Tara L. Newcomb, BSDH, MS, is a clinical instructor at the Gene W. Hirschfeld School of Dental Hygiene, at Old Dominion University (ODU) in Norfolk, Va, where she has taught both junior and senior students for the past 6 years. She has clinical practice experience in both general dentistry and public health. 

 

Tracee L. Sokolik, RDH, BSDH, MS(c), is a student in ODU's Master of Science in Dental Hygiene program with a specialization in education. She also practices full time in a general dental practice in Virginia Beach, Va. 

The authors have nothing to disclose. 

References 

1. Institute of Medicine of the National Academies. Advancing Oral Health in America Report 2011. Available at: www.iom.edu/Reports/2011/Advancing-Oral-Health-in-America.aspx. Accessed March 16, 2012.
2. Rowland ML, Bean CY, Casamassimo PS. A snapshot of cultural competency education in US dental schools. J Dent Educ. 2006;70:982–990.
3. US Census Bureau. Overview of Race and Hispanic Origin. Available at: www.census.gov/prod/cen2010/briefs/c2010br-02.pdf. Accessed March 16, 2012.
4. Institute of Medicine. In the Nation's Compelling Interest: Ensuring Diversity in the Health-Care Workforce. Washington, DC: The National Academies Press; 2004:25.
5. Berlin EA, Fowkes WC Jr. A teaching framework for cross-cultural health care. Application in family practice. West J Med. 1983;139:934–938.
6. Tavoc T, Newsom R, DeWald JP. Cross-cultural adaptability of Texas dental hygienists and dental hygiene students: a preliminary study. J Dent Educ. 2009;73:563–570.
7. Crosson JC, Deng W, Brazeau C, Boyd L, Soto-Greene M. Evaluating the effect of cultural competency training on medical student attitudes. Fam Med. 2004;36:199–203.
8. Winkelman M. Glossary. In: Culture and Health: Applying Medical Anthropology. San Francisco: Jossey-Bass; 2009:430.
9. Darby ML, Walsh, MM. Dental Hygiene Theory and Practice. St. Louis: Saunders Elsevier; 2010:56–72.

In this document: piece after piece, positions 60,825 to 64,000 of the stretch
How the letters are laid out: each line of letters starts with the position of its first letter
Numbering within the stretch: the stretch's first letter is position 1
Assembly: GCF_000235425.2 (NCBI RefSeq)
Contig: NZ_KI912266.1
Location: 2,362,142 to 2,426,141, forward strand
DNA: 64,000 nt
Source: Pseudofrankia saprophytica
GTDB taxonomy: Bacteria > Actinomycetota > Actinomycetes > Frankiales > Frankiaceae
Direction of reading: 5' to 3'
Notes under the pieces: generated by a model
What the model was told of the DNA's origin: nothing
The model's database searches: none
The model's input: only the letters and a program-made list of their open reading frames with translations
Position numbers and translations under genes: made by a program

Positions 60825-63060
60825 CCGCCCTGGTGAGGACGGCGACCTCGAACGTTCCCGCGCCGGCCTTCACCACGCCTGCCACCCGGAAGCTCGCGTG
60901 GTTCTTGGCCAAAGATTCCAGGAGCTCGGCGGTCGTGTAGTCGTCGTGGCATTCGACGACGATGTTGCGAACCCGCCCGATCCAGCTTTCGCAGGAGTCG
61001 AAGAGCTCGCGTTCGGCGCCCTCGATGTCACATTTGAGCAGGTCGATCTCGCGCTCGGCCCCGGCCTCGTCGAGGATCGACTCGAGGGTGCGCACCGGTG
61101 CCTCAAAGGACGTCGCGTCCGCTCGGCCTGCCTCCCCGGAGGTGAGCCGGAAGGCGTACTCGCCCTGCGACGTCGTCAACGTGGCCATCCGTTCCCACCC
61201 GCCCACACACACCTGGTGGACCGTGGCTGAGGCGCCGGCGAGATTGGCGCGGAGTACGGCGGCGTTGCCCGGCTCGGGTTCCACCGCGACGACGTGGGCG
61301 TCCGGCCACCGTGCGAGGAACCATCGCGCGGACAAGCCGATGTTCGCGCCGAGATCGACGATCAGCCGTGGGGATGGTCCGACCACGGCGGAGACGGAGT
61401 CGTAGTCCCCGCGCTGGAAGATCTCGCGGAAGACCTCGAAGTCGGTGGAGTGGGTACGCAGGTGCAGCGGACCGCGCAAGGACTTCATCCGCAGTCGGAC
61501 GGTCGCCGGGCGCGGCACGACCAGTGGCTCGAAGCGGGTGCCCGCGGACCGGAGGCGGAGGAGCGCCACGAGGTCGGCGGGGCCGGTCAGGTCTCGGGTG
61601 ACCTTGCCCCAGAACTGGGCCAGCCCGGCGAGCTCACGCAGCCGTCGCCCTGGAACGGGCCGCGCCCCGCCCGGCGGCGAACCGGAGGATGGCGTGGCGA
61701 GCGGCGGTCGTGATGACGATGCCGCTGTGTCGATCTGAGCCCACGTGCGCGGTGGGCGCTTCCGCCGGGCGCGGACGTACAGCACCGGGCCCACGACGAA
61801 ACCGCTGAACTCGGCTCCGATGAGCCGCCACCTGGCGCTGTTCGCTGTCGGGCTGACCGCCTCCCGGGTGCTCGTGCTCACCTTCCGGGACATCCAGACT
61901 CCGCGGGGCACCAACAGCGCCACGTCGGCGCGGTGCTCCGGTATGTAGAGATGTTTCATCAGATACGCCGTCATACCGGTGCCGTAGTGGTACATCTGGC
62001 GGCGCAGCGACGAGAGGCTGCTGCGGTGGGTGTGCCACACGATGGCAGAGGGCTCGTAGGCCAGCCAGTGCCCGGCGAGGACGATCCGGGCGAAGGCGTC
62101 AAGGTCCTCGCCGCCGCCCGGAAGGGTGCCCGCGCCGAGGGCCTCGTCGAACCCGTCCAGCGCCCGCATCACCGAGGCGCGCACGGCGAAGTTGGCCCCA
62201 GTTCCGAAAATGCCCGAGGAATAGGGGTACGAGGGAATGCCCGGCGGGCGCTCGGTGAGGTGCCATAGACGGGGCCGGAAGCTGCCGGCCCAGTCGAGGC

10. Taylor RB. Taylor's Diagnostic and Therapeutic Challenges: A Handbook. New York: Springer Science and Business Media Inc; 2005:1–15.
11. Perez M, Luquis R. Cultural Competence in Health Education and Health Promotion. San Francisco: Jossey-Bass; 2008:2,27–34,112–115.
12. Betancourt JR, Green AR, Carrillo JE, Ananeh- Firempong O 2nd. Defining cultural competence: a practical framework for addressing racial/ethnic disparities in health and health care. Public Health Rep. 2003;118:293–302.
13. Culhane-Pera KA, Reif C, Egli E, Baker NJ, Kassekert R. A curriculum for multicultural education in family medicine. Fam Med. 1997;29:719–723.
14. Campinha-Bacote J. The process of cultural competence in the delivery of health care services: a model of care. J Transcult Nurs. 2002;13:181–184.
15. Borkowski N. Organizational Behavior in Health Care. Sudbury, Mass: Jones and Bartlett Publishers; 2011.
16. Quesada GM. Language and communication barriers for health delivery to a minority group. Soc Sci Med. 1976;10:323–327.
17. Ferguson WJ, Candib LM. Culture, language, and the doctor-patient relationship. Fam Med. 2002;34:353–361.
18. Kreps G, Kunimoto E. Effective Communication in Multicultural Health Care Settings. Thousand Oaks, Calif: Sage Publications Inc; 1994.
19. Dobbie AE, Medrano M, Tysinger J, Olney C. The BELIEF Instrument: a preclinical teaching tool to elicit patients' health beliefs. Fam Med. 2003;35:316–319.
20. Levin SJ, Like RC, Gottlieb JE. ETHNIC: a framework for culturally competent clinical practice. In: Appendix: Useful clinical interviewing mnemonics. Patient Care. 2000;34(9):188–189.
21. Baeshen H, Birkhed D. Release of fluoride from fresh and old NaF-impregnated chewing sticks (Miswaks) in vitro and oral retention in vivo. Oral Health Prev Dent. 2010;8:93–99.
22. Al-Otaibi M, Al-Harthy M, Gustafsson A, Johansson A, Claesson R, Angmar-Månsson B. Subgingival plaque microbiota in Saudi Arabians after use of miswak chewing stick and toothbrush. J Clin Periodontol. 2004;31:1048–1053.
23. US Department of Health and Human Services. National Call to Action to Promote Oral Health. Available at: www.surgeongeneral.gov/topics/oralhealth/nationalcalltoaction.html. Accessed March 16, 2012.
24. Anderson LM, Scrimshaw SC, Fullilove MT, Fielding JE, Normand J, Task Force on Community Preventive Services. Culturally competent health care systems. A systematic review. Am J Prev Med. 2003;24:68–79.
25. Commission on Dental Accreditation. Accreditation Standards for Dental Hygiene Education Programs 2007. Available at: www.ada.org/sections/educationAndCareers/pdfs/proposed_dh.pdf. Accessed March 16, 2012.
26. Holder-Ballard CB. Cross cultural adaptability of dental hygiene students and faculty. J Dent Hyg. 2006;1:20–21.
 


From Dimensions of Dental Hygiene. April 2012; 10(4): 58-61.